Wednesday, April 24, 2013

Samurai Teppanyaki House

It's been awhile since I last had Japanese food, mainly because this cuisine does not exactly sit in my wallet-friendly category. If I were to dine in an authentic Japanese restaurant, it would cost me at least $40 to have a decent meal, minus the fresh sashimi or tempura pieces. However, you would find that some Japanese restaurants do have set menus for customers which includes a small bowl of miso soup and a bento box with a choice of carbohydrate (rice or noodles), about 2 pieces of tempura/ sushi rolls/nigiri and a fresh salad as a source of fiber.

When it comes to teppanyaki, it is a completely different ball game. Yes, the prices do vary, depending on the food quality. In Adelaide, there are a handful of Japanese restaurants that offers teppanyaki on the menu, which involves a live demonstration of the chef preparing your meal. Not only will you be entertained with the chef's skills but you can be assured that your food is hygienically constructed in front of you!

Just recently, a new Japanese teppanyaki restaurant opened up in the Parade and after listening to some good feedback from friends, I decided to head there myself, once I had a peek on their online menu (just to be sure that I don't go broke after dinner!). The interior is rather small and can accommodate, at most, 15 diners. Would definitely be ideal to make a table reservation, especially if you are planning to head there during the weekend!

In terms of service, I would rate this place 8/10. Efficient and attentive, just what you need at every restaurant! I am not entirely sure if the restaurant is 100% authentic Japanese (aka managed by Japanese) but the food tasted fine by my standards.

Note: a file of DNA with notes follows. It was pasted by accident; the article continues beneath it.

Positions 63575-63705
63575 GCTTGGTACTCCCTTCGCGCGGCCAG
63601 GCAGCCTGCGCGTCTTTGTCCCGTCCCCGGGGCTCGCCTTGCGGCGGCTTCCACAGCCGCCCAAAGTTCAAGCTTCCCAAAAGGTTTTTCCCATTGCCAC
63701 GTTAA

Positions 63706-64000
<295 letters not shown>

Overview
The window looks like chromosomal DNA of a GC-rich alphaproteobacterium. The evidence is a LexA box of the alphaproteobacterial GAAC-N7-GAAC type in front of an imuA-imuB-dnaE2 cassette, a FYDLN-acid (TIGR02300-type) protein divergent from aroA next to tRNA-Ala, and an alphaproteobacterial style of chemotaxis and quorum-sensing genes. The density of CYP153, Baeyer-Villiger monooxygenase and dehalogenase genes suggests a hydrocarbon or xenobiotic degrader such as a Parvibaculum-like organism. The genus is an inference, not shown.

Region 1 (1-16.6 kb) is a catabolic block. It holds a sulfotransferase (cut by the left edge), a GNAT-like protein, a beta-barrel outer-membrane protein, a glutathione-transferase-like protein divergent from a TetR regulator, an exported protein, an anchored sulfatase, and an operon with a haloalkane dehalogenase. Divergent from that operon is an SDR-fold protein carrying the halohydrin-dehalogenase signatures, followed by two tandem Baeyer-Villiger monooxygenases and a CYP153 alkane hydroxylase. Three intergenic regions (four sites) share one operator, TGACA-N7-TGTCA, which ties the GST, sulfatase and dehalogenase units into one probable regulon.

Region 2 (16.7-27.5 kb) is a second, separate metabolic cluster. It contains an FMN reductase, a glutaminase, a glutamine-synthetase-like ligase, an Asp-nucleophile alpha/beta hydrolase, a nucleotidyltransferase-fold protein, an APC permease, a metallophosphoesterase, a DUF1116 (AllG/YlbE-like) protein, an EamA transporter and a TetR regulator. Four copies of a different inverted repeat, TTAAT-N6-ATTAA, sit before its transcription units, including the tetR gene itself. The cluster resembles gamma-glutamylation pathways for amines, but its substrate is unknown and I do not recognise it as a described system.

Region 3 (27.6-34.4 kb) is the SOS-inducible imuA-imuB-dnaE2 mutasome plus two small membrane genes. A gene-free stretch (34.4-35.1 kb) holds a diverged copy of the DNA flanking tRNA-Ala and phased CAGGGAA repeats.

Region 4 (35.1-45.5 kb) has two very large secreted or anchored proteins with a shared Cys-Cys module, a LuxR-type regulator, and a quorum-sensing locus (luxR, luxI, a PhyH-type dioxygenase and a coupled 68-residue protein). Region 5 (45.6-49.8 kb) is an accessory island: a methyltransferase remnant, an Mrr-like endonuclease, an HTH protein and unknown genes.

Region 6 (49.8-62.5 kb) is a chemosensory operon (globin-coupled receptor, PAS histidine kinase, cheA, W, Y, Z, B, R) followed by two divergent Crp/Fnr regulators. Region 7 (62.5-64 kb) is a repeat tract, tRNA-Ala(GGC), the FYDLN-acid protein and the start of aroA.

For our entree, we had the sashimi platter which consisted of raw tuna, kingfish and salmon. The fish pieces were fresh and were handled well by the chef. From memory, this platter costs us about $15 and that would be the standard price for a sashimi dish in Adelaide. Nevertheless, it is a worthwhile treat to have every now and then.

Whiting tempura~ fresh pieces of fish deep fried in a light tempura batter until it is golden and crunchy. Goes well with the mayonnaise dipping sauce that accompanies it! Certainly a light start to our meal.

As part of our Samurai Classic set menu, we were served cold soba noodles which were tossed in soy sauce. The cooling and refreshing taste of the noodles in my mouth, in a way, cleansed my palate and prepared me for the upcoming main dishes.

Miso soup~ can never walk out of a Japanese restaurant without a bowl of this!

Wagyu beef teppanyaki~ I'm not sure what grade does this wagyu beef belong in but it is well-seasoned and not overcooked by the chef. The beef pieces were uniform in terms of shape which allowed for even cooking on the hot grill.

Chicken karaage~ this dish requires minimal ingredients to prepare but the frying technique needs to be spot-on to maintain the chicken piece's juicy texture as well as to create a crunchy outer layer. One of my favourites for the night!

Duck breast with sour plum sauce~ succulent and juicy fragments of duck breast in plum sauce. It is easy to overcook the breast part of any poultry but if done up well, it can be a very healthy (low in fat) and delicious item.

Stir-fry beansprout with garlic, carrots and capsicum~ eat your vegetables in every meal! Always remember to have your 2+5 in your diet (2 fruit and 5 vegetables). Brownie points if they are in different colours too!

As usual, one needs to have a steaming bowl of rice to incorporate all the leftover juices into!

Samurai Teppanyaki House on Urbanspoon

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